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White Supremacist, Neo-Nazi Propaganda With Swastika Images Found In Jewish Section Of Pittsburgh

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PITTSBURGH (KDKA) -- Amid fears that Neo-Nazism is on the rise nationally, there's apparently a white supremacist flier campaign going on in the city's East End.

Some have swastikas and others say "White People Rock." But all are marked as being produced by something called "The Creativity Alliance," which is identified by the Southern Poverty Law Center as a neo-Nazi group.

One flier was found at the Anderson Playground in Schenley Park. Fliers were also dropped here on Bartlett Street in Squirrel Hill, but the affected property owners declined to comment.

In fact, until now, both Pittsburgh Police and the FBI asked us not to report on them so as not to cause alarm, or give them undo attention.

But, now, the FBI confirms the activity in a statement:

"The FBI is aware of the neo-Nazi and white supremacist literature that has been distributed over the past several weeks in Squirrel Hill. The FBI cannot initiate an investigation based solely on an individual's exercise of the First Amendment or other Constitutional rights. We will, however, investigate activity which may constitute a federal crime or pose a threat to national security."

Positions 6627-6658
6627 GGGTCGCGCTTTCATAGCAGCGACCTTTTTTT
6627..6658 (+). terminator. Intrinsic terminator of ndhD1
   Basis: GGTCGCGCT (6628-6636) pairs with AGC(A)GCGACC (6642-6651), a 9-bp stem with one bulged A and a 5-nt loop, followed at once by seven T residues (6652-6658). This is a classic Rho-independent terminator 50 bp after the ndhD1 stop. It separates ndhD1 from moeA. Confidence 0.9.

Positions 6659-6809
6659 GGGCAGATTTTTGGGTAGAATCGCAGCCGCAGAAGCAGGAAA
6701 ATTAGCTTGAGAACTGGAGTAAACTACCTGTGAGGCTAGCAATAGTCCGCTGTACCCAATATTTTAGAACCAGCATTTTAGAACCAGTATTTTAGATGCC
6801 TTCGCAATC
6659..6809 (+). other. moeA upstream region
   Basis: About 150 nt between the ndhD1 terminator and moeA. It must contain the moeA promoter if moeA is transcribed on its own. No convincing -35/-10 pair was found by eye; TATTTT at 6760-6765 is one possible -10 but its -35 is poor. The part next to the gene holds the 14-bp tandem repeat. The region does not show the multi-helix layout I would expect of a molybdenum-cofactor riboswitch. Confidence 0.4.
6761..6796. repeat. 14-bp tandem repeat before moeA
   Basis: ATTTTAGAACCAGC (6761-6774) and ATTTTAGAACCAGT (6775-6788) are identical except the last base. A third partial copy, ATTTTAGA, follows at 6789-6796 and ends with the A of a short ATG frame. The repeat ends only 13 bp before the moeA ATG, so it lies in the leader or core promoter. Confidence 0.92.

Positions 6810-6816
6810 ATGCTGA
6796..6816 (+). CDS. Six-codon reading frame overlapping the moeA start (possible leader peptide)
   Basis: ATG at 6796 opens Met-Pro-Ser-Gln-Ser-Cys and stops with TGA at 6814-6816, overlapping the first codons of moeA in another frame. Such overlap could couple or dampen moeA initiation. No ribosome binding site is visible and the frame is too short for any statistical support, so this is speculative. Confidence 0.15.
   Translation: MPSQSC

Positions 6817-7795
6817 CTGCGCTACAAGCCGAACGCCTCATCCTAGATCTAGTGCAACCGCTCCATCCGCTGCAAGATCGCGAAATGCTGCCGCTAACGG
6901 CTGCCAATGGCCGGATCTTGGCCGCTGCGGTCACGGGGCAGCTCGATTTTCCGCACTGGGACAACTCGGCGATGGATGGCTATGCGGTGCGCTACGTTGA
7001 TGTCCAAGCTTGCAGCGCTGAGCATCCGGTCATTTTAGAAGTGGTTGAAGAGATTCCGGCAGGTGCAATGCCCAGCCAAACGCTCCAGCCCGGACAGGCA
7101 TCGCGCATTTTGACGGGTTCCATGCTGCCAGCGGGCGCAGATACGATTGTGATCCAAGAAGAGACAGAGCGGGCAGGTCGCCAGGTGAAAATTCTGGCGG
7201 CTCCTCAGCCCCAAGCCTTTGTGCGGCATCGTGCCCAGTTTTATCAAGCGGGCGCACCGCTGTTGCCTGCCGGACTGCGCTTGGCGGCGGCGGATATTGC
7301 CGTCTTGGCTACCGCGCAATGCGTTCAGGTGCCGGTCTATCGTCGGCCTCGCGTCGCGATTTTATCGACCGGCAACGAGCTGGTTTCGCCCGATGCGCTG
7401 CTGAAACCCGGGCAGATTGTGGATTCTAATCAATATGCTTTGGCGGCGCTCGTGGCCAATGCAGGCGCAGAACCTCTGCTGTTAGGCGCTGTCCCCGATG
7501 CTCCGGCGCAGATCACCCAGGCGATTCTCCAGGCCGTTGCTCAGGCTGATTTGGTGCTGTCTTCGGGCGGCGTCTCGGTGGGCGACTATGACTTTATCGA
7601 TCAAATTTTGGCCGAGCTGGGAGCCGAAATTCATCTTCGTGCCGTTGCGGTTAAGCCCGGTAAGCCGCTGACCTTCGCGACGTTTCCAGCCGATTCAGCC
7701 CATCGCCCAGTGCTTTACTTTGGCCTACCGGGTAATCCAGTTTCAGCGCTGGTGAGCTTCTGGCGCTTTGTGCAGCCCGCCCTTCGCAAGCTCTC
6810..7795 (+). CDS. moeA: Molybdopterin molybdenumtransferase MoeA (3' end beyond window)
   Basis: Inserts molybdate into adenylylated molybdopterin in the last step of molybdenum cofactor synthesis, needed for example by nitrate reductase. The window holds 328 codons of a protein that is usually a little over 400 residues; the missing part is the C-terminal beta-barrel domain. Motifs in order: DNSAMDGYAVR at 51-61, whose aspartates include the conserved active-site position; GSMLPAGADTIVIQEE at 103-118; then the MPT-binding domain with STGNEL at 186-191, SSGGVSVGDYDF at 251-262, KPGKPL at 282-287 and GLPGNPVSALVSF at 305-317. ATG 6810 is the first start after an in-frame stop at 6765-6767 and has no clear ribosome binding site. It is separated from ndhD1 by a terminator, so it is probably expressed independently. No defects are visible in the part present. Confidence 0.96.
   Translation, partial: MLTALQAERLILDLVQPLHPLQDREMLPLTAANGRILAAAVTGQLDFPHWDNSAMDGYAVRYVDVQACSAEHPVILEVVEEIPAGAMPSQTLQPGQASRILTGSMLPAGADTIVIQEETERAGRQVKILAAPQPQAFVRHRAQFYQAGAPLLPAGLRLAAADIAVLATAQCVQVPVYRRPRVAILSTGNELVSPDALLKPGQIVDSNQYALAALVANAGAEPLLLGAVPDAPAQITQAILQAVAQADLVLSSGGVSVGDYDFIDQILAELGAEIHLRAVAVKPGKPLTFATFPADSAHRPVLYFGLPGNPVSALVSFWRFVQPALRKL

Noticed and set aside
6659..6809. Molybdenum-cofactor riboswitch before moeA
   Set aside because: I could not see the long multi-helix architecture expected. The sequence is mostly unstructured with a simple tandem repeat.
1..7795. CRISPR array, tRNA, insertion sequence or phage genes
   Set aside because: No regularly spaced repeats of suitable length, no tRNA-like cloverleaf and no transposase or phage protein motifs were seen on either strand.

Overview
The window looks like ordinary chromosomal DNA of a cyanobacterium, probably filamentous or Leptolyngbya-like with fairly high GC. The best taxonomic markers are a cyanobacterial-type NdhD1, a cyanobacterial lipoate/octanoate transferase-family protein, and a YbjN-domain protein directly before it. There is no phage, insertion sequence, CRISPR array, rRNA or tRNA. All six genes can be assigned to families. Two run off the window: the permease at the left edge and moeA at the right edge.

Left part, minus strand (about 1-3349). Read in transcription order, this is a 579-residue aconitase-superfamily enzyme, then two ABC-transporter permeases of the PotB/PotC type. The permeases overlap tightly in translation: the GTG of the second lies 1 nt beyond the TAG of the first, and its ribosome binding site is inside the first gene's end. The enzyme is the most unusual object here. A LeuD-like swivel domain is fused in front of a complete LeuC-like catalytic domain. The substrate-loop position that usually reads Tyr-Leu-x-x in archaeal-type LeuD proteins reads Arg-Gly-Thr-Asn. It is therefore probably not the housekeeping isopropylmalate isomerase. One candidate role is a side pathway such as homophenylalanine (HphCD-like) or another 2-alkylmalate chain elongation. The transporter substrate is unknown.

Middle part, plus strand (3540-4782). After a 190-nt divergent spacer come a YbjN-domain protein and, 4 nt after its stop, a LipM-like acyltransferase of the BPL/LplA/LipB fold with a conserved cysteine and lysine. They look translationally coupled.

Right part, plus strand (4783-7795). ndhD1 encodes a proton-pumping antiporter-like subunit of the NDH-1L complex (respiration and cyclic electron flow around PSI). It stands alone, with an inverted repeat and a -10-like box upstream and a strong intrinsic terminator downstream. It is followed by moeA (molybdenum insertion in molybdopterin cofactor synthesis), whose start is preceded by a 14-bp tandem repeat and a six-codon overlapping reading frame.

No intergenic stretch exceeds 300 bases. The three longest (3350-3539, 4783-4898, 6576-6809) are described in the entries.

In the past two weeks, KDKA has received several emails from a sender claiming to represent the group, claiming in racist and anti-Semitic language of plans to blanket the city with the hate literature.

The emails also identify the group's Pennsylvania leader as the local neo-Nazi Hardy Lloyd, who was recently released from prison and was caught on video disrupting an anti-hate demonstration in Mount Lebanon.

Lloyd was accused of fatally shooting his girlfriend in Squirrel Hill in 2004, but pleaded self-defense and was acquitted on homicide charges.

Then, in 2009, he was sentenced to prison for violating his probation by going on the internet, praising convicted police murderer Richard Poplawski, and illegally possessing an arsenal of firearms.

At the time, his attorney said Lloyd was mentally ill.

"He's a very sick and complicated individual and part of illness was manifested in the ranting that were being spewing on the internet," said attorney John Knorr, in December of 2009.

Under the terms of his new probation Lloyd cannot own firearms and cannot use the internet to engage in terrorist activity.

For now law enforcement can find no credible threat, but you can be sure they are keeping a close eye on the entire situation.

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